vitamins and minerals

Iodine Deficient? A Simple Self-Test Can Show You Now

In the United States alone, almost 13 million people suffer from some type of thyroid imbalance and are usually completely unaware of it. Iodine is a necessary nutrient, not only for the proper functioning of the thyroid, but also for the normal functioning of the cells of the body, the nervous system, the muscles, the development of the brain, the use of oxygen, the metabolism , a strong immune system and much more. Understanding the importance of an essential trace mineral, like this, to your overall health is well worth the time spent learning more.

Many people who are iodine deficient have seen incredibly positive results from supplementation. Although commonly recognized in the mainstream medical community, in how this mineral plays an important role in helping the production of hormones in the thyroid gland. Common symptoms of thyroid dysfunction are; fatigue, unexplained weight loss or gain, muscle weakness, hair loss, problems concentrating, increased allergies, water retention and irritability.

According to Dr. Guy Abraham, MD, a former professor of obstetrics, gynecology, and endocrinology at UCLA School of Medicine, and a leading authority on iodine, the limits of sufficient levels of iodine in the human body go well beyond that, other possible bodily healing functions of iodine include:

1. Regulates Moods

2. Prevents cancer (especially in the breasts, ovaries, uterus, prostate and thyroid gland)

3. Prevents and Treats Fibrocystic Breasts in Women

4. Regulates Blood Pressure

5. Helps Regulate Blood Sugar and Prevents and Treats Diabetes

6. Helps Prevent Abnormal Heart Rhythms

Dr. Abraham noticed that Japanese women have one of the lowest incidences of breast cancer in the world. They usually eat more than 13 mg of iodine per day, in the form of algae, without suffering any harmful side effects. It is also important to mention here that most doctors consider doses above 2 mg per day to be potentially toxic.

When Dr. Abraham began his iodine research in 1998, he discovered many other positive benefits of treating iodine deficiency in patients on doses well above the recommended daily dose of 2 mg.

He noted that in 1820, a French doctor named Jean Lugol also used doses above 2 mg to treat a wide variety of health conditions. Dr. Lugol successfully treated many different infectious diseases with his own specially designed solution, which is still available today by prescription, known as “Lugols’ solution”.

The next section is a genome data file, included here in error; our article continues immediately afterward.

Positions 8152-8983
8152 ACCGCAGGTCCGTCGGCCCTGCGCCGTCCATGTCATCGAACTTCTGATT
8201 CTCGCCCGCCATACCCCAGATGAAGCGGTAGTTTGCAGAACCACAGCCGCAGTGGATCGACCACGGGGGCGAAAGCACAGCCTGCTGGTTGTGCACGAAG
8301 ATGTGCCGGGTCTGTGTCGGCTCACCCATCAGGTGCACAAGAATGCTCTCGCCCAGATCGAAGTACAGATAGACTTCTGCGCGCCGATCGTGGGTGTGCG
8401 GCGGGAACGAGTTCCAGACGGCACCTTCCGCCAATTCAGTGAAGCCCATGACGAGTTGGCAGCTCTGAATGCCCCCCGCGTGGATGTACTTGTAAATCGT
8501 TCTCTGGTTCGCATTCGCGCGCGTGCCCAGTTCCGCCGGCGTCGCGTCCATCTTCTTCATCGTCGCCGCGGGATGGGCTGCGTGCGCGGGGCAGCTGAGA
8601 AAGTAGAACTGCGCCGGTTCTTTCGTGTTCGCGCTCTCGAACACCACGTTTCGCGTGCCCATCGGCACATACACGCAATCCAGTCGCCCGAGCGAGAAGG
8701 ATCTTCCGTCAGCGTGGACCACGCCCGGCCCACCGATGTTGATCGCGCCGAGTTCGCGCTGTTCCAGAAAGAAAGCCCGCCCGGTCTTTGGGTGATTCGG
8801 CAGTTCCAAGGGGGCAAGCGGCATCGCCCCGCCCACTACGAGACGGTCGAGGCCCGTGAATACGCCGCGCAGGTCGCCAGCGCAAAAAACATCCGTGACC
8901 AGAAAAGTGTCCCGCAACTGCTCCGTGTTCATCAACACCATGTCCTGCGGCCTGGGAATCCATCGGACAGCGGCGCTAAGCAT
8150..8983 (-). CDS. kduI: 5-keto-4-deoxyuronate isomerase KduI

Iodine tends to have antibacterial, antiviral, antiparasitic and antifungal qualities, it also improves immune function.

Suboptimal iodine intake levels contribute to various thyroid abnormalities, in addition to the obvious condition of thyroid goiter (swelling of the throat). Common problems are still seen today, such as hypothyroidism (underactivity), hyperthyroidism (overactivity), and autoimmune inflammation of the thyroid (Hashimoto’s disease).

Most people get enough iodine in their diets from seafood and iodized salt. But, only about 50% of Americans use iodized salt. Due to their battle with high blood pressure, they have been bombarded with the standard hype and media attention that cutting back on salt is a smart move. However, high blood pressure is more directly caused by the body’s adaptation to severe dehydration. Learn more about the many health benefits of salt and water by visiting the website of Dr. F. Batmanghelidj, author of “Your Body’s Many Cries For Water”, called watercure.

One gram of refined iodized table salt, which is high in chloride, contains 77 mcg of iodine. Some experts estimate that only about 10% of this iodine can be absorbed by the body. Therefore, a higher form of salt is needed by your body. A better source of iodine and several other trace minerals, naturally found in unrefined sea salt, is a smarter choice. It will cost a lot more, but the health benefits are worth it. You can find this type of salt at most health food stores.

Other sources of iodine in our diet come from dairy products, meat and eggs. The level of iodine can however have varying amounts, depending on the content of the animal feed. About 40 years ago, iodate was used as a bread stabilizer in commercially produced baked goods, further increasing our iodine intake. Recently this practice has declined, over the past 30 years, with iodate being replaced by bromide as it was considered safer. Other dietary sources are certain multivitamins and the ingestion of so-called health foods like kelp. They are, however, largely unregulated and unrecognized.

If you think you might be deficient in this necessary trace mineral, you can perform a simple self-test, although it may not be completely accurate. Paint a two-inch spot on an area of ​​soft skin tissue, such as your inner arm or upper thigh, with tincture of iodine. If it takes longer than 18 hours for the stain to disappear, that’s a good indicator that you have enough iodine. If it absorbs faster, say 2-3 hours, you may need to take a supplement. You may then want to perform a more accurate, thorough, and simpler saliva or urine test.

Iodine utilization problems can be further limited by ingesting goitrogens (substances that can cause an enlarged thyroid gland) such as fluoride, bromine and bromides, and chlorine. The good thing about being sufficient in this mineral is that Dr. Abraham’s work has shown that sufficient levels of iodine help promote the excretion of toxic minerals such as lead, mercury and cadmium. outside the body, as well as the halogens fluoride and bromide.

Water is the primary liquid choice that will help you flush out these harmful substances faster and more effectively than any other drink. It’s something you’ll be able to see and feel, because water is the foundation of all nutritional success.

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